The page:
As the march toward legalization continues, so goes the neighbourhood head shop. Weed is now being purveyed like high-end sneakers, aimed at attracting design connoisseurs. Here are three shops getting ahead of the curve.
Marijuana will be legal in Canada this summer. While that’s a cause for celebration for many, it also presents a slue of logistical issues, from figuring out how provinces will handle regulations and sales, to whether those previously convicted of marijuana possession will gain amnesty. Even seemingly simple questions, like what day it will become legal, are complicated.
Nonetheless, weed’s progressive decriminalization has attracted an onslaught of novel retail design and entrepeneuralism, in Canada and in U.S. states where pot is already legal. In Austin, for instance, there is Catchtilly, an elevated, weed-focused general store. In L.A., Bruce Mau Design has come up with a monthly subscription service called Hi, aimed at demystifying marijuana to make it more accessible to more users.
Marijuana-related interior design, too, has changed by leaps and bounds. The Bob Marley vibe of yesteryear has been usurped by a wave of customize stores that are part retail and part curated boutique. Here are a few that stand out.
Serra is Italian for greenhouse, and for this new-ish shop, it’s a fitting name, given its light-filled location in Portland’s old town at 220 Southwest 1st Avenue. Customers enter a waiting area (where ID is checked) and then proceed through a glass partition. For the uninitiated walking by, the storefront shop could easily pass for a homewares boutique.
Designed by OMFGCO in partnership with local studio JHL, Serra plays up the greenhouse concept throughout. A living wall made by Ambius, for instance, bisects the retail floor and serves as a backdrop for the store’s mantra – quality drugs – which is emblazoned in neon. The interior is further illuminated with ring-shaped pendant lights by Matthew McCormick of Vancouver.
Serra sells a range of products, from flowers to tincture to edibles, and most of it is on display in vitrines created by Portland architectural hardware studio Quartertwenty, who also crafted the wall-mounted shelves for housing bongs, ceramics and other designer pot paraphernalia.
Dispensary 33, Chicago
This retail shop, located at 5001 North Clark Street, bills itself as “Chicago’s most passionate dispensary.” Founded by entrepreneur Bryan Zises, the main focus here is to deliver medical marijuana in a comfortable environment. In response to that aim, local firm Perimeter Architects created a space that resembles a welcoming medical office. Airy and mostly white, the minimalist interior is defined by wall murals painted by Linsey Rosen and Make and Co. The custom furnishings are striped down to the basics, from a countertop made with rift-cut white oak to blackened steel and oak shelving, and freestanding display cases.
Perimeter also developed bowls for presenting cannabis while keeping it fresh. According to Illinois state law, dispensaries are required to sell medical marijuana within a week of breaking the product’s seal. The ruling meant that Dispensary 33 was tossing a lot of product, losing upwards of $50,000 annually in the process. So Perimeter created a receptacle, made from a wood bowl and a custom glass dome, that uses a pressure-locking mechanism to reseal itself. The innovative packaging won an AIA Chicago Award in 2017.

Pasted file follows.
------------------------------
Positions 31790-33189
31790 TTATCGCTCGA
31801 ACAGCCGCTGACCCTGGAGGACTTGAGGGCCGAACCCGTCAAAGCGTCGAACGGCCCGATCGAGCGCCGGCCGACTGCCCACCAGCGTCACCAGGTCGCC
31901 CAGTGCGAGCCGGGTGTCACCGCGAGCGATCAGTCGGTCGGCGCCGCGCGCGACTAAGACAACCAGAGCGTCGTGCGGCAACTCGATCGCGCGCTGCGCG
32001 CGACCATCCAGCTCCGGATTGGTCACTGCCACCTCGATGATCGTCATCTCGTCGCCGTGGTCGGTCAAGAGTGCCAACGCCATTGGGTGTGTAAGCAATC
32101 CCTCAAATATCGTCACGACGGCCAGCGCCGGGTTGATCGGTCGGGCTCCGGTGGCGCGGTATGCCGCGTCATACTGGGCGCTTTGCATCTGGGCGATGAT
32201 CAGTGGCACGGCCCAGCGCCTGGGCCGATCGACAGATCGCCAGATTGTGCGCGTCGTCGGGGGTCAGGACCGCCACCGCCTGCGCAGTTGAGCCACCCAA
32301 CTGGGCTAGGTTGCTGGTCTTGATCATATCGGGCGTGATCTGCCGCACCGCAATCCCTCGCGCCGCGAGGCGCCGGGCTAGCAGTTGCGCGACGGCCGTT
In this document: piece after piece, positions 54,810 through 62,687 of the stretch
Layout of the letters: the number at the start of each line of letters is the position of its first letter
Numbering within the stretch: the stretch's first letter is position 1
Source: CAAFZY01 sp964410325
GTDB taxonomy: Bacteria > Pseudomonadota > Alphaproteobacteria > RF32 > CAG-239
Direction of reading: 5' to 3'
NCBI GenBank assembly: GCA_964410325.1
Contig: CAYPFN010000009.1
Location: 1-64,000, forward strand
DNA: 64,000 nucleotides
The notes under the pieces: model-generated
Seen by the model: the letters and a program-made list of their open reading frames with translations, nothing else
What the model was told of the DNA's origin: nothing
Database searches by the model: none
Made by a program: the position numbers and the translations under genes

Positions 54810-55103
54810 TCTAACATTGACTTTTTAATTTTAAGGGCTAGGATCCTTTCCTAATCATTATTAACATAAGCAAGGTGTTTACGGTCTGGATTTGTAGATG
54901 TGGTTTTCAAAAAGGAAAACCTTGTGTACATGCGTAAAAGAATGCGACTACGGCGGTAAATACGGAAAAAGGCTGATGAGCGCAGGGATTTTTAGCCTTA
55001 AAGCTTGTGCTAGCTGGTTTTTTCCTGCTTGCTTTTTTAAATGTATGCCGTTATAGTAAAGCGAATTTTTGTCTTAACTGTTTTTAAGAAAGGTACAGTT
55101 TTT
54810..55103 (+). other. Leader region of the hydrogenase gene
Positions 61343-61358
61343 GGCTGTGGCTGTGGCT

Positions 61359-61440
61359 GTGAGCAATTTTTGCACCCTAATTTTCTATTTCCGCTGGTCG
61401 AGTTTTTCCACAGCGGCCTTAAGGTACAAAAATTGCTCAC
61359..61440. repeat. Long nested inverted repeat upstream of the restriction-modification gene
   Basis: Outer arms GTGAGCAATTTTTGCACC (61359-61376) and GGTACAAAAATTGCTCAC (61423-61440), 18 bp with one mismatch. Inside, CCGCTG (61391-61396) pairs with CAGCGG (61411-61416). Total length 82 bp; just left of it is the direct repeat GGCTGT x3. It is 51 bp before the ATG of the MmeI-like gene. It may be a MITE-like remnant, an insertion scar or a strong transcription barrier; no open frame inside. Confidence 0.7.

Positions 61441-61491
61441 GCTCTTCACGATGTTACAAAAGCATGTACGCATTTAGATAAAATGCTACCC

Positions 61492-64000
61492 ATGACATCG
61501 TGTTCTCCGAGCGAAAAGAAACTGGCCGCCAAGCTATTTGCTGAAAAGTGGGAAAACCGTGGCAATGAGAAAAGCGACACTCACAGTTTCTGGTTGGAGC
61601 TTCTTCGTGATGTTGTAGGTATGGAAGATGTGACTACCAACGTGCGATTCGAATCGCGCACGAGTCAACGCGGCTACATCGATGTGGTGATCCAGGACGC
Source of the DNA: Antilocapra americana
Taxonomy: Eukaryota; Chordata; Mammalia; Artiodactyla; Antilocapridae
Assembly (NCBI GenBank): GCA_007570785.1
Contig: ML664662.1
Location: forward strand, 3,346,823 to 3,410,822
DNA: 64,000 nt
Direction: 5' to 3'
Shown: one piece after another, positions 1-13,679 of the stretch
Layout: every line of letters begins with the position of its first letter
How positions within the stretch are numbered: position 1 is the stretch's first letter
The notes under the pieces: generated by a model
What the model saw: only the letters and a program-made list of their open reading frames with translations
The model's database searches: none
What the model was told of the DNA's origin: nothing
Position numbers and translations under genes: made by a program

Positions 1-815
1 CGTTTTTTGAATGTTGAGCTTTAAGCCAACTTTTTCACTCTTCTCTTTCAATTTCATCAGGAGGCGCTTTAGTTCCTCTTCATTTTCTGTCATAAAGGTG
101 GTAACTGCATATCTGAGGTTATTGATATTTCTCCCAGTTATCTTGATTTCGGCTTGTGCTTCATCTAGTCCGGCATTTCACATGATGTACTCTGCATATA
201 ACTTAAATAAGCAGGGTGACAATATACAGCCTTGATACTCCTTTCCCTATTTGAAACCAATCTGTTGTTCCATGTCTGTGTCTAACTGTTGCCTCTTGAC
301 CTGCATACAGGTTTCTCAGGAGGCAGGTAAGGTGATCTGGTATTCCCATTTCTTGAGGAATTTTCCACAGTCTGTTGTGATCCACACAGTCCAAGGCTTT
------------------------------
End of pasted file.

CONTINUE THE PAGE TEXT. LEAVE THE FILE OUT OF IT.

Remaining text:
“Pot-holders that must be visually appealing yet cannot be touched by the customer was an interesting challenge,” says the firm. “We loved the notion that a medical environment does not have to be banal. This was a true example of retail as an experience and not simply as transaction.”
Tokyo Smoke Queen Street West, Toronto
There is no shortage of weed shops in pot-loving Toronto. But the local brand that has been most effective in turning pot premium is Tokyo Smoke, now with five locations in the city, an outpost in Vancouver, and a forthcoming Seattle boutique. Created by ex-Google sales rep Alan Gertner, the weed / coffee brand has a hipster audience in mind. Besides brick-and-mortar stores, he and his team have launched such auxiliary projects as collaborating with architecture firm Partisans on sculptural pipes and building showrooms inside shipping containers.
The company’s most striking interior can be found at 668 Queen Street West. Developed in partnership with DesignAgency – the local firm behind many of Generator’s global hostels – Tokyo Smoke is intended to feel “like a haven in a fast-moving city,” according to DesignAgency principal Anwar Mekhayech.
And it does. A purveyor of coffee and marijuana accessories, the eclectic interior is anchored by a coffee bar made from concrete tiles, each bearing Tokyo Smoke’s pill-shaped logo. The rest of the interior is defined by smoked glass mirrors and hot-rolled black steel shelving for displaying paraphernalia for smoking and brewing. Yellow industrial lamps and vinyl flooring, materials more commonly found in laboratories than dispensaries, has the DesignAgency stamp, of crafting a stylish yet comfortable interior.